Wednesday, January 10, 2007

The TDP's election strategy got hosed -- by Texas Democrats

I owe a long posting on the Austin events I attended this past Monday and Tuesday: the goings-on associated with TDP chair Boyd Richie's presentation at the quarterly Senate District Executive Committee, and his dress rehearsal -- err, blogger's conference the day before, as well as my day at the Capitol for the opening of the Texas Lege's 80th session and the swearing-in of my new representative, Borris Miles of HD-144.

But I wish to begin with a bottom line observation:

The TDP's celebration of their 2006 election strategy -- targeting a handful of selected legislative races -- was blown up 24 hours later by the Craddick Fifteen.

Let's begin with last Sunday afternoon's get-together: on location at the little office on Rio Grande were Texas Progressive Alliancers Anna, Muse, John, Bo, McB and others. On the phone (in the middle of the conference room table) with me were Hal, Marc, Vince, and maybe more.

The very first thing Amber Moon, the party's communication director, said as we began was that there were going to be some breaking-news elements in what the chairman had to tell us, but we could not say anything about them on our blogs until 1 p.m. the next day, when he was to make the same PowerPoint presentation to the SDEC members.

This just doesn't reflect much knowledge about what we do, does it? "Keep a secret," you say? Oh, shurrrrre we will ...

And actually we did. In the interests of, you know, good working relations.

So Boyd got a dress rehearsal for Monday and we got some inside dope, such as the news that the TDP would be filing a lawsuit against Secretary of State Roger Williams and Attorney General Greg Abbott for their failure to enforce HAVA, specifically the integrity of Texans' ballots as they relate to DREs (electronic voting machines), and most particularly straight-ticket votes.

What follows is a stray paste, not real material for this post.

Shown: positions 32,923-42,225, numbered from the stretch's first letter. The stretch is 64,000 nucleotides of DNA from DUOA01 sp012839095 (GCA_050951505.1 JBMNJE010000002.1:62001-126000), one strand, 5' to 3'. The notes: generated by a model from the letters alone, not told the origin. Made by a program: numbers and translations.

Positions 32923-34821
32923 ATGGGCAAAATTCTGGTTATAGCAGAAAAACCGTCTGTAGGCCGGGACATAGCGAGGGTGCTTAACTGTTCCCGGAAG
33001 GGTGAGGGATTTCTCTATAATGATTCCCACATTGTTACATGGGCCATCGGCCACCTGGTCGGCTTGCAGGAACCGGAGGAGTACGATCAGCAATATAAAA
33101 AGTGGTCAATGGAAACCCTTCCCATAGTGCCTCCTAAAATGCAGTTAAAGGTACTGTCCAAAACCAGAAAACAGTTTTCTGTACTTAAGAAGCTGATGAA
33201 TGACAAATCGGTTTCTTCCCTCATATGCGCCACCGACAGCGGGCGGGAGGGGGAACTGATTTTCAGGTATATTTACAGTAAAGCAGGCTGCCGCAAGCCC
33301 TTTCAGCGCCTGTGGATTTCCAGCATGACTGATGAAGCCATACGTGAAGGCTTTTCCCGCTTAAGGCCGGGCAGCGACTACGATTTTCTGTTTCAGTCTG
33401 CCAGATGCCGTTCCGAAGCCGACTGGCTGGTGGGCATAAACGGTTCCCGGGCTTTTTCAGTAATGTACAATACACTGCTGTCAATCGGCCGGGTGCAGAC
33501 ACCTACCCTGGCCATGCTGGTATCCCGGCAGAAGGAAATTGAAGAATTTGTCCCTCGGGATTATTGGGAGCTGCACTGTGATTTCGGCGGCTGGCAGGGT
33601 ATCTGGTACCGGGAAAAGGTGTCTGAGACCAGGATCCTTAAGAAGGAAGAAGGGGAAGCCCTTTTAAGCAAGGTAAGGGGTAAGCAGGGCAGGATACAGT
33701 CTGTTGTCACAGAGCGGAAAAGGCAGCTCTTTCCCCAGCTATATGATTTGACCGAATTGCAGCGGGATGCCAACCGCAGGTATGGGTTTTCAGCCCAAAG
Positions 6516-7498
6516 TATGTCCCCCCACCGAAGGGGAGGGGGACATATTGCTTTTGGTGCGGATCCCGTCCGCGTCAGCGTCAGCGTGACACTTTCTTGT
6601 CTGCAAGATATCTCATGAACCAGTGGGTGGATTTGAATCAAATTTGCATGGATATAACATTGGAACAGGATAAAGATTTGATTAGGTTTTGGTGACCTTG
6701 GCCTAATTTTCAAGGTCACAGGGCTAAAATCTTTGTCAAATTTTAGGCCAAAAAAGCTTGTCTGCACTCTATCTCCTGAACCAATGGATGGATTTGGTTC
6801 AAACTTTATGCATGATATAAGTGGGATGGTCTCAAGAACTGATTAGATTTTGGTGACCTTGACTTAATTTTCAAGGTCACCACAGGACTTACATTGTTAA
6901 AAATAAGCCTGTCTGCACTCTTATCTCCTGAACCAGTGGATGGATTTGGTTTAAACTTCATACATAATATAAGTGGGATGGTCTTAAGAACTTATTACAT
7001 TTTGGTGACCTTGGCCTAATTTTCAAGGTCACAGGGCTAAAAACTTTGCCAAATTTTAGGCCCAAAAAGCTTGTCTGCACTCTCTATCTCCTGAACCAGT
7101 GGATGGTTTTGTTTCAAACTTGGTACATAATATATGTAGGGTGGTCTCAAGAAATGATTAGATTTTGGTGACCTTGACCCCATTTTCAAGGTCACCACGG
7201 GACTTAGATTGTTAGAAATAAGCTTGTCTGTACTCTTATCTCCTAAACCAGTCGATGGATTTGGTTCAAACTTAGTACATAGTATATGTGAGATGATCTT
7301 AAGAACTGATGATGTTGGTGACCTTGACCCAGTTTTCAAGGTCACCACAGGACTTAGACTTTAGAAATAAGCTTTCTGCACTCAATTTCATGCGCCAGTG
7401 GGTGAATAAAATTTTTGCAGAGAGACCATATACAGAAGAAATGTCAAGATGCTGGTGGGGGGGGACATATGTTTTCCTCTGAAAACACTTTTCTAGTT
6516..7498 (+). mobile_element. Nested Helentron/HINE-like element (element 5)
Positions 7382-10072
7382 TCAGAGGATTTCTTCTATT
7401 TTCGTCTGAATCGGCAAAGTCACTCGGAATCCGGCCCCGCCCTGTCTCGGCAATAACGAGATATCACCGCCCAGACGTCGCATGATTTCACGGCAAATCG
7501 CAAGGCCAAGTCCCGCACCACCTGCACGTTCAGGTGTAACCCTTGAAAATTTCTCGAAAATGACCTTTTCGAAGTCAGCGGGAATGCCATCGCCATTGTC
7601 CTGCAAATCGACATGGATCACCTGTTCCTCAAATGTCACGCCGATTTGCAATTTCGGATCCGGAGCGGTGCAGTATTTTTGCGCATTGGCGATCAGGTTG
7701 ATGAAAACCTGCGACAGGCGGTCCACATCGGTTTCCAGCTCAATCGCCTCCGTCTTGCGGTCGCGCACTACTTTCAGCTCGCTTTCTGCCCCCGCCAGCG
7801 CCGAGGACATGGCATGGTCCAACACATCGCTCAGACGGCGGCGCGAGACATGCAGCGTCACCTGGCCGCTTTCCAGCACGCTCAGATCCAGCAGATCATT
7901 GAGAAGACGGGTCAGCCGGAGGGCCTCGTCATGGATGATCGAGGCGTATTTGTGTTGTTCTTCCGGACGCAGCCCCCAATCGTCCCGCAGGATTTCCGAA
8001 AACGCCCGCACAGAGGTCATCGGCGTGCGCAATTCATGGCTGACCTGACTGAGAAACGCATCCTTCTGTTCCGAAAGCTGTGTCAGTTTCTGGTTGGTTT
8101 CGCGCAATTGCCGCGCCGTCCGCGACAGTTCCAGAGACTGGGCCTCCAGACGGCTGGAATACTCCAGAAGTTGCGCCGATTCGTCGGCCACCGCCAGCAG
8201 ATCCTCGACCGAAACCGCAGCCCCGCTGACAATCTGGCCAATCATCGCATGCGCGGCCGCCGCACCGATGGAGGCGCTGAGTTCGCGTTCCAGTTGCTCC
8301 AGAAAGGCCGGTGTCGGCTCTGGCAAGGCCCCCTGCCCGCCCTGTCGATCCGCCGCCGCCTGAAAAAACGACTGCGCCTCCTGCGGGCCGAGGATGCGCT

This is very good news, actually; the party has been extraordinarily successful in the courtroom in recent years, and the two attorneys named by Richie as taking charge of this case, Chad Dunn and Buck Wood, are capable litigators.

But most of Richie's remarks -- full transcript here -- were of the self-congratulatory variety regarding the Democratic victories in November, along with the obligatory cheerleading and back-slapping. This spin has always irked me more than a little bit, since the state party all but ignored every single other race in the state that they considered 'unwinnable'.

Monday, January 8: SDEC meeting, Hyatt Regency, Austin

The first part of the general assembly is no secret: Boyd gives his talk but I'm seeing the slides for the first time, and I note that the photos of the six new House members do not include Joe Heflin of Plainview; Donna Howard replaced him for some reason. Following that there were the various committee reports, but the most interesting exchange came when the finance report was given by Dennis Speight.

A handful of SDEC members -- Linda Perez of SD-21 (Floresville), Lloyd Criss of SD-11 (Galveston), Don Bankston of SD-18 (Richmond), Bob Dean of SD-19 (Pecos) -- raised questions about the campaign committee's revenues of $400,000 and its objectives but another SDEC member, Bill Perkison of SD-24 rose and shouted a non-sequitur about candidates needing to raise their own money and called the question, which was acceptance of the finance report.